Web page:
A movement is emerging in parishes, schools and clergy meetings in the Diocese of Davenport to learn how racism affects people of color in every aspect of their lives. It is imperative to keep the momentum going in Iowa (90.6 percent white) because some Iowans do not think racism is an issue that touches our lives.
“The Catholic Church needs to recognize that racism is present in our everyday life,” says Thomas Mason IV, a Black Catholic who leads the St. Martin de Porres Society at Sacred Heart Cathedral in Davenport. He says education is essential to helping all Catholics, across races, to learn about racism and to support interfaith dialogue to end it. The society he leads invites people throughout the diocese to become members who will help foster understanding of racial and cultural differences and through that effort to find unity. Contact Mason (email@example.com) to attend the April meeting, virtually or in person.
Consider joining a study group reflecting on the U.S. bishops’ pastoral letter against racism, “Open Wide Our Hearts: The Enduring Call to Love.” Check with your parish, Catholic school or other faith–based organization to see about joining a study on the bishops’ pastoral letter, or offer to organize one yourself. The materials are available on the U.S. Conference of Catholic Bishops’ website (usccb.org/resources/open-wide-our-hearts-study-guide).
Some priests and deacons in our diocese have talked about racism in their homilies and intercessions, knowing that not all parishioners are receptive to the message. Don’t let pushback end the discussion; messages from the pulpit can help change hearts.
Some schools in our diocese have taken the lead on raising students’ awareness about the contributions of Black civic and religious leaders in our country. Students at Prince of Peace Catholic School in Clinton studied prominent Black leaders and saints during Black History Month in February, a story we published to enlighten readers. Students at All Saints Catholic School and Assumption High School, both in Davenport, participated in St. Martin de Porres Black History Month essay contests. Watch for excerpts from their essays in future issues of The Catholic Messenger.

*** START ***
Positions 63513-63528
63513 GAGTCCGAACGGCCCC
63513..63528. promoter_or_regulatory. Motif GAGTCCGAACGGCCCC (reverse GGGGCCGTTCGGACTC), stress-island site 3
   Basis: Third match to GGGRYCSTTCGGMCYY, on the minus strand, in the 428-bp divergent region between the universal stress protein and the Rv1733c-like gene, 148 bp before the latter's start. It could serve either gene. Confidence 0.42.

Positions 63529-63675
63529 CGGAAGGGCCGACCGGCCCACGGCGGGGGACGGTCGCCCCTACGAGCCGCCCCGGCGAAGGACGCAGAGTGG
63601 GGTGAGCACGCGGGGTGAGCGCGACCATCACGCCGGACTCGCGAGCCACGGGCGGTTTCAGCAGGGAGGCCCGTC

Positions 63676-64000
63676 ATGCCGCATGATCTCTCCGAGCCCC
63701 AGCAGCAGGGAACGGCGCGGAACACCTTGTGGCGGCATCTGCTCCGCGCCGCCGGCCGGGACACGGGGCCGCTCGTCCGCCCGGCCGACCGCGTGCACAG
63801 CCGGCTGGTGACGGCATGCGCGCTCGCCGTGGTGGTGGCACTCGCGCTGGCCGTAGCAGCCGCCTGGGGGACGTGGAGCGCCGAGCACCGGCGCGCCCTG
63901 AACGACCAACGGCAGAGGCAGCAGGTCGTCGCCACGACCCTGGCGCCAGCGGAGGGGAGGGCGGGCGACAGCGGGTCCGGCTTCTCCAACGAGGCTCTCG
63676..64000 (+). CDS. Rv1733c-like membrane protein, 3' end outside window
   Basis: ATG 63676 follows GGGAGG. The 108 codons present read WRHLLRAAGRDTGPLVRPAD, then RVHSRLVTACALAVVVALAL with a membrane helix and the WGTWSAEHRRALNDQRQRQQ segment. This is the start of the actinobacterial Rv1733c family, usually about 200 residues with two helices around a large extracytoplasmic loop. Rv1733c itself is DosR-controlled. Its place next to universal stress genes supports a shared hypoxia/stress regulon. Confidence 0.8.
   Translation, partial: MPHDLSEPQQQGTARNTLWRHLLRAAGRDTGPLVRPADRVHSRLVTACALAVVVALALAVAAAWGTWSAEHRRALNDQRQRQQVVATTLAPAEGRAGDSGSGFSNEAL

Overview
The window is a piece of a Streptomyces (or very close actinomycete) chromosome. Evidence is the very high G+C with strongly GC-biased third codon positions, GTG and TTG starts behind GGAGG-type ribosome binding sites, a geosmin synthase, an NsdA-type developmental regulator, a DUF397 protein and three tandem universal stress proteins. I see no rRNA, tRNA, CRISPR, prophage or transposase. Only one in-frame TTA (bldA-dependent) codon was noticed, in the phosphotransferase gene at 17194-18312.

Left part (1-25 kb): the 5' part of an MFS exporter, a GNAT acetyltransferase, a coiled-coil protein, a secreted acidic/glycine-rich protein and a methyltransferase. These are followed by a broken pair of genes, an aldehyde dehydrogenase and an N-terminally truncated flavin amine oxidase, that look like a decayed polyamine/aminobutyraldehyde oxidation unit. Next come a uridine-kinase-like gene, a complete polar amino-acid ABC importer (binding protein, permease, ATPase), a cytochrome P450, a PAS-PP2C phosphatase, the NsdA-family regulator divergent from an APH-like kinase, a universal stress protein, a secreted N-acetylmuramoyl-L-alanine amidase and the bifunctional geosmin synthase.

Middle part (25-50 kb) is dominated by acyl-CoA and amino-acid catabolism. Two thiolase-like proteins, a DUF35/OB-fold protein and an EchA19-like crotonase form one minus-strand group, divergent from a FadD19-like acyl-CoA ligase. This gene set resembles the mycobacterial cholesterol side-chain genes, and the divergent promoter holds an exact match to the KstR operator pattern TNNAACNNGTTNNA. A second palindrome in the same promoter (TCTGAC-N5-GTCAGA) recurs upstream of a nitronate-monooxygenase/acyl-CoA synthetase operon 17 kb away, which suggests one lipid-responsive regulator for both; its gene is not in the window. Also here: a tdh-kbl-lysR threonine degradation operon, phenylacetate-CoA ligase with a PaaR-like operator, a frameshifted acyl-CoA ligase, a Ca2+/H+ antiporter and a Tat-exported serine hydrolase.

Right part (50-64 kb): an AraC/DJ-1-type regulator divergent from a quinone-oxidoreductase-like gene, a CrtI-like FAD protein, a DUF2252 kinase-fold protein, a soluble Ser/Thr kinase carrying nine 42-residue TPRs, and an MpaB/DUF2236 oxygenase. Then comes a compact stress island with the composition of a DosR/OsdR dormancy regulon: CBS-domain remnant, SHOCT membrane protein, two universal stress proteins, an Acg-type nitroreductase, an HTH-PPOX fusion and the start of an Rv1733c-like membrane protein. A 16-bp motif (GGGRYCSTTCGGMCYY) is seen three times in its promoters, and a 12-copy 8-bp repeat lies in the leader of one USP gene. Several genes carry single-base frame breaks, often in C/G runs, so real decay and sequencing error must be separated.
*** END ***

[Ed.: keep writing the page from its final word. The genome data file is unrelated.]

The discussions and the studies are challenging, particularly in communities where little diversity exists. Mason says we need to engage in tough conversation about race and injustice. It is OK to be afraid to discuss oppression and discrimination for fear of “getting it wrong” he said. “We learn about domestic violence by listening to survivors of domestic violence. The way to understand racial injustice is by listening to people of color.”
Invite people of color to share their stories in a gathering at the parish, in-person or virtual, as diocesan pandemic protocols permit. Watch documentaries and read books about people of color. Some suggested books to read (all available at www.amazon.com):
• “Racial Justice and the Catholic Church” by Bryan N. Massingale.
• “I Came as a Shadow: An Autobiography,” a memoir by the legendary Georgetown basketball coach John Thompson.
• “Caste, The Origins of Our Discontents (Oprah’s Book Club),” by Isabel Wilkerson.
Tyla Cole, a Black woman who previously served as the Diocese of Davenport’s archivist, says racism is not hard to notice because “hate crimes and white supremacists have been encouraged and anti-immigrant rhetoric intensified. Systemic racism is in our schools, workplace, court system, police departments, and elsewhere. Why? White people occupy most positions of decision-making power; people of color have a difficult time getting ahead.
Let alone things being fair.” How can we do a better job? “Believe that it’s real. Start a conversation and take action.”
Let us start with our Iowa legislators, who need to hear from us. A newly passed election law (Senate File 413), for example, will make it more difficult for some Iowans to vote. Organizations that represent people of color see this bill as a not so subtle sign of racism. “Given this country’s history of devising ways to deny the vote to African Americans and other people of color, it’s not rocket science to know these changes will have adverse impact on voters of color,” Betty Andrews, President of the Iowa-Nebraska NAACP, said in a March 8 statement.
Two other bills, House Files 802 and 228, also adversely affect our state’s ability to come to terms with racism. HF 802 prohibits effective diversity training for all state, county, city, public post-secondary education and public K-12 education. HF 228 would eliminate voluntary diversity plans under the state’s open enrollment law. Please oppose these bills.
We ought to pray and reflect on Scripture to prepare our hearts to learn about and work to end racism. “He made from one the whole human race to dwell on the entire surface of the earth, and he fixed the ordered seasons and the boundaries of their regions, so that people might seek God, even perhaps grope for him and find him, though indeed he is not far from any one of us” (Acts 17:26-27).
Barb Arland-Fye, Editor